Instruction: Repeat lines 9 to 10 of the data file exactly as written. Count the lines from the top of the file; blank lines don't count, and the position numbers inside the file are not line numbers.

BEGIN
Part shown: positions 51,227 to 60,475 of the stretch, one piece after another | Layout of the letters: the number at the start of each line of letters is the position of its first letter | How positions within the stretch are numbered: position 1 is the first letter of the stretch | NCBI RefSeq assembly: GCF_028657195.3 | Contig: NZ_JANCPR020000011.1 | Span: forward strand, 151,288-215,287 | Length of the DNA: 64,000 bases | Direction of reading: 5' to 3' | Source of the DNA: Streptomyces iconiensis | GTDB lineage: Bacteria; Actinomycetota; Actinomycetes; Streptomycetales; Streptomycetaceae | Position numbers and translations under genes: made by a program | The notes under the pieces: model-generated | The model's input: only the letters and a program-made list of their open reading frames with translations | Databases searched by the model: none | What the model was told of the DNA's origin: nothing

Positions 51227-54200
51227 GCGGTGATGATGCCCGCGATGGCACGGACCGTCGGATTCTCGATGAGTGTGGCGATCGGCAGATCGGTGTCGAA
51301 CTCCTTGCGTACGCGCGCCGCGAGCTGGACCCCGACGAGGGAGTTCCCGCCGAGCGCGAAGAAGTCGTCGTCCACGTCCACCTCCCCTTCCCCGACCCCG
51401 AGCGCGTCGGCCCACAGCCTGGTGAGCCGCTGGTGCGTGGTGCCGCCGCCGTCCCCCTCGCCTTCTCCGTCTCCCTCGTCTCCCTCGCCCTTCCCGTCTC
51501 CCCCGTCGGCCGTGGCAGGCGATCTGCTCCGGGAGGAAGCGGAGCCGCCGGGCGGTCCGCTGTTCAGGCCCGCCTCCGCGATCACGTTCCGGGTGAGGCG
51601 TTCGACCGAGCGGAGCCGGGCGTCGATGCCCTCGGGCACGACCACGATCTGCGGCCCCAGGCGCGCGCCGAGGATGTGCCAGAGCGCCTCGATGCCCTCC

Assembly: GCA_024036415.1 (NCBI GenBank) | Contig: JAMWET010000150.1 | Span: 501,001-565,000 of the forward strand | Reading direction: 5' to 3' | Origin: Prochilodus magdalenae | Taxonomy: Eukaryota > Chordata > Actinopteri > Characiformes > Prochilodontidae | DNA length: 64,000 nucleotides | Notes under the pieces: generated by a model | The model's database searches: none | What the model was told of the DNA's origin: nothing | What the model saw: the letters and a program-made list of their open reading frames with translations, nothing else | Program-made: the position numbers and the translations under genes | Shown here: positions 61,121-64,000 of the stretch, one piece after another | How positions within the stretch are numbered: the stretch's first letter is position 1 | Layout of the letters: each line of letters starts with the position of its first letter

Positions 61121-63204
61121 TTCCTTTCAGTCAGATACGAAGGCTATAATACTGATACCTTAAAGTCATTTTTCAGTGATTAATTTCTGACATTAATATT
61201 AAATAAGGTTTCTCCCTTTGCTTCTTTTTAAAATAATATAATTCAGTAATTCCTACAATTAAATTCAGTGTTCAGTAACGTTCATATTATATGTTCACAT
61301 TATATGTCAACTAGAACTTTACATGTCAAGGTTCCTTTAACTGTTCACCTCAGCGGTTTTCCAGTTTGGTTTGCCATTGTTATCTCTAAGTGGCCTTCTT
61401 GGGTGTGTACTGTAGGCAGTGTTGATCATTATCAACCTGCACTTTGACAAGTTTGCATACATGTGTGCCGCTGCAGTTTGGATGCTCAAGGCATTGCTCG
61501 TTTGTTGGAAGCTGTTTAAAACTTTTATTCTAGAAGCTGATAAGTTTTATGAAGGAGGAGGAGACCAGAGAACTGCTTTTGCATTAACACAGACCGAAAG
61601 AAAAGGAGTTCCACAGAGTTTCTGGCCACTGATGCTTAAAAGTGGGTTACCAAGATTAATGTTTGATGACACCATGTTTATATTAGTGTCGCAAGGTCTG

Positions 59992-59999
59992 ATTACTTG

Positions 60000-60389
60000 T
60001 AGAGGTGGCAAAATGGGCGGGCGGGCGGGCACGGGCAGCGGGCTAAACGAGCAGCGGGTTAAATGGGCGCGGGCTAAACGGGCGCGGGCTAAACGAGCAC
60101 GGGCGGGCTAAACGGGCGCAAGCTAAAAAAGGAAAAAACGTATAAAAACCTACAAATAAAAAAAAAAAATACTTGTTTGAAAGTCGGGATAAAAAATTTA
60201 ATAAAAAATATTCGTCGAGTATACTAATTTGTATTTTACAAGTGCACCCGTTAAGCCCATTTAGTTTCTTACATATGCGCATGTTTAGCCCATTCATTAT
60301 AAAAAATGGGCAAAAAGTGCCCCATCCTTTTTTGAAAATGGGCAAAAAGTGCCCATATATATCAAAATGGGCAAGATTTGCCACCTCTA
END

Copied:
Positions 61121-63204
61121 TTCCTTTCAGTCAGATACGAAGGCTATAATACTGATACCTTAAAGTCATTTTTCAGTGATTAATTTCTGACATTAATATT